And that's roughly how I feel when I listen to the anti-tanking discussions, even in their most nuanced form. As much as any red-blooded sports fan, I dislike seeing a slate of NBA games poisoned by three teams in three games that are tanking. It doesn't quite ruin a diehard's night, but it's rough. I hate tanking and everything that goes with it. I hate teams when they are entirely cynical, and tanking is probably basketball at its most cynical. If we can ameliorate tanking itself, or at least flex out the worst offenders off our national television slate, that would be to everyone's benefit.
But when you're having this discussion, you have to be aggressively honest: if you fixate only on the incentive gap in the lottery between the very worst and the 8th-worst team in basketball, and you don't take into account the massive revenue-building incentives to win those extra games on a nightly basis? If you fixate only on the 18-win team with a potential of adding an All-Star instead of the 38-win team that already has one? Then you're doing the Dante Exum thing -- you're the guy who's saying "Well in this exact circumstance, Exum could stay another year and go to the Lakers instead of the Bobcats. That would be awful; this Wheel thing is such a problem."
No. That minor Exum hypothetical (even if he is that good) isn't nearly enough for the league to completely restructure its incentives around for the other 450 players. Who cares - in the grand scheme of things, mind you - if one player harms his own brand and potential while the league around him does what it does well and advances its personnel, its training methods, and its assets without him? Tanking is a complex issue that can ruin a lot of potentially good basketball. But I've not heard one anti-tanking system that really, honestly engages the economics of the situation - despite that I've heard now hundreds of anti-tanking systems that scold teams or diss their incentives. And, until I do hear that sound economic analysis, I'm not sure that I've heard anything but well-intentioned, half-baked noise. And just as we wouldn't want to restructure our system to avoid the Dante Exum Apocalypse, we probably shouldn't do much more than tweak if our biggest problem is that Thursday is a little more depressing for diehards and professionals.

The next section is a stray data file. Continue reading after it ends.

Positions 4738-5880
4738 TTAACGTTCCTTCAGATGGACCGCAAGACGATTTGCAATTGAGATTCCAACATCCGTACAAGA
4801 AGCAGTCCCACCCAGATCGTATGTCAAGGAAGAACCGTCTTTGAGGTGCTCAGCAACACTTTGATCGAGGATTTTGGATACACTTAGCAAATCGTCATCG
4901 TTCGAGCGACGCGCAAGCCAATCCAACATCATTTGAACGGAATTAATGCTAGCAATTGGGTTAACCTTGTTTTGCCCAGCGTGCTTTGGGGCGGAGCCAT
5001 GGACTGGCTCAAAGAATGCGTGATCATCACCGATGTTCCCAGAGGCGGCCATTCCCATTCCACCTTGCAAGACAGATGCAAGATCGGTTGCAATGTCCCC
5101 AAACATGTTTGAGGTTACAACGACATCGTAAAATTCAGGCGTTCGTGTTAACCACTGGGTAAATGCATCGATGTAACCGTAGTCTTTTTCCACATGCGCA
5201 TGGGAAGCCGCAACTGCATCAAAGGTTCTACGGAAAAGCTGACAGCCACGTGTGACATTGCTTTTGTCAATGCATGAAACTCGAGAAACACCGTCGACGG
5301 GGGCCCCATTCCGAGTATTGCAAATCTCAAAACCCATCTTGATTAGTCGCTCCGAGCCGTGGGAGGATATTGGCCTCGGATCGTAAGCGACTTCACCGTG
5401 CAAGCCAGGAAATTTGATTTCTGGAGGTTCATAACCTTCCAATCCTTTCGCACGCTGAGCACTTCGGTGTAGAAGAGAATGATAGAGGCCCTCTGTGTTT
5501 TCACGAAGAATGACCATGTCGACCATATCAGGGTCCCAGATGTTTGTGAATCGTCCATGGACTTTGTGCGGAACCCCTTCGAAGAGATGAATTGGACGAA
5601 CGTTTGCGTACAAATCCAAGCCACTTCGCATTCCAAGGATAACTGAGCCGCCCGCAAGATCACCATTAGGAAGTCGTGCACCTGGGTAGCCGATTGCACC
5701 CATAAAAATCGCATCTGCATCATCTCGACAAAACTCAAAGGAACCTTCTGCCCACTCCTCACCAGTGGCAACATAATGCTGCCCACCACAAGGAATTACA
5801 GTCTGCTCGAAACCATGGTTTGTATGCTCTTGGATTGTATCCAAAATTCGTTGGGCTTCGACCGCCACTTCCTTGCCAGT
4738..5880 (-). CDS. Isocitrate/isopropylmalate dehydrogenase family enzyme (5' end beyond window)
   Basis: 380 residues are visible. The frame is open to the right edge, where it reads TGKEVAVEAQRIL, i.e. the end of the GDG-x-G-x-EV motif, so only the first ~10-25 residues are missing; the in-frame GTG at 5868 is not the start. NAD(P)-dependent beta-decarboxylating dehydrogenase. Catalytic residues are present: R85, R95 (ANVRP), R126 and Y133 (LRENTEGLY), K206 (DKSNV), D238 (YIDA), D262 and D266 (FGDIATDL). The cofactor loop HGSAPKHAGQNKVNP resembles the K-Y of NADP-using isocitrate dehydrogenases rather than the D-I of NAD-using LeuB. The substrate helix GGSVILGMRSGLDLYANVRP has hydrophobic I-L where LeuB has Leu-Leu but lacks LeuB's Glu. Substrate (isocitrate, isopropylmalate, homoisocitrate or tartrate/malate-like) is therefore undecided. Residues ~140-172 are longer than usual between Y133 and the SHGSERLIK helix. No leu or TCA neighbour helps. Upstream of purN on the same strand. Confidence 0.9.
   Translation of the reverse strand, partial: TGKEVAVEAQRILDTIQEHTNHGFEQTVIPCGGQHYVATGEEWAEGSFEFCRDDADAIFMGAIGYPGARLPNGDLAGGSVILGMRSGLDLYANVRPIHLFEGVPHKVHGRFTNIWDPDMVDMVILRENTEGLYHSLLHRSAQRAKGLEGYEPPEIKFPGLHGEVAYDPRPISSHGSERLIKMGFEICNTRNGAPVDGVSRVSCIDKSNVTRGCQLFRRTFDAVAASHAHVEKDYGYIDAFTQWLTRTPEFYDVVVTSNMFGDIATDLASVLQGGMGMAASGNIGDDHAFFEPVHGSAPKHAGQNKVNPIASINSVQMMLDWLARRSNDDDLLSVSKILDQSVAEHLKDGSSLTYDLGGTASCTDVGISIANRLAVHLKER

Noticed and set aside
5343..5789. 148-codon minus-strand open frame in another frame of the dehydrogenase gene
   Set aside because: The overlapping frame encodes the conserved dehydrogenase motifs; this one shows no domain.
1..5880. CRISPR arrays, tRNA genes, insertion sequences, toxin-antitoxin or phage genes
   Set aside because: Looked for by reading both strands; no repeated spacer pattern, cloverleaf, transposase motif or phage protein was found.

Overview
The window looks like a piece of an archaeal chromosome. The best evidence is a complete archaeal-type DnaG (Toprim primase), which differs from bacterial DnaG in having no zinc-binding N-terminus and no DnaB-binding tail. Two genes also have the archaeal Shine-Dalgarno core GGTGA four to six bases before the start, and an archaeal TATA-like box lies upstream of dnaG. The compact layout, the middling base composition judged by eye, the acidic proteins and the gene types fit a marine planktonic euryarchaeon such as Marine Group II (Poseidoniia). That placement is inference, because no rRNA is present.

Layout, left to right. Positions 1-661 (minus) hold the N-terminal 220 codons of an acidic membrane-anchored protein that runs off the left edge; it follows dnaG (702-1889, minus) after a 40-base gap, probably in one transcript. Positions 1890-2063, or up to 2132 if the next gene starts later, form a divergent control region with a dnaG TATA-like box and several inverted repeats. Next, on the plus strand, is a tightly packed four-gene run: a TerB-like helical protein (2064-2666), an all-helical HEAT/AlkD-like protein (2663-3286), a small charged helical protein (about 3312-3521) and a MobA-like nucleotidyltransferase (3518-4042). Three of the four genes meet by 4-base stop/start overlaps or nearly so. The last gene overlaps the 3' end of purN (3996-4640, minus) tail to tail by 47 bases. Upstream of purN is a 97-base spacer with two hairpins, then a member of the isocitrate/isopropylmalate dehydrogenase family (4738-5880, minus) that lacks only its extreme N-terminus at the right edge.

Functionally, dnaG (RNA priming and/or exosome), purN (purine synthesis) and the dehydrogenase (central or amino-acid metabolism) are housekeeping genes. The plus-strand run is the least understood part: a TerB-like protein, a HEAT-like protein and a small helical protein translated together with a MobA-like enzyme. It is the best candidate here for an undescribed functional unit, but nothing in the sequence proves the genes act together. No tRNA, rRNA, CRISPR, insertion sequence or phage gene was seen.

If that all sounds like an unfair statement, then consider that no one has particularly effectively argued whether or not tanking even works (and if it doesn't, well, it's hardly a problem of incentives at all!). And no one is really controlling for intent vs. results. See, for example, the overperforming tank-intended teams like Phoenix and the underperforming, playoff-intended teams like Cleveland and New York. Phoenix was a cynical, evil team until they overperformed and, hey, look, Hornacek is doing awesome! Look the other way! If they didn't have a bunch of uncertainty coins flip their way (i.e. Jeff Hornacek's head coaching ability), they'd be doing things just like Philly and we'd be just as mad. Howard Beck's great article totally deconstructs the general anti-tanking sentiment by focusing on the particular: what's actually going on with the bad teams.
So here's my beef, in a nutshell: If you're going to critique an economic phenomenon, you need at least a solid, cohesive theory of what's actually going on with these struggling teams; the costs, the benefits, and the alternatives. We don't really distinguish who's trying to tank -- just who ends up tanking. We don't distinguish whether tanking is a good thing for the team engaging in it -- just that it ends up happening. We don't really know the basic facts of the situation -- we've just established (quite strongly) that it's incredibly unfortunate when tanking ever happens. In quite a few years, we've seen a lot of anti-tanking proposals (most without mention of potential downsides), but only a few clearly-framed problems, even fewer nuanced explanations of tanking, and, as far as I can tell, nothing that would really sway me in the slightest if I were the commissioner of an 11-digit organization. And, if you're making a serious solution, then that has to be the standard.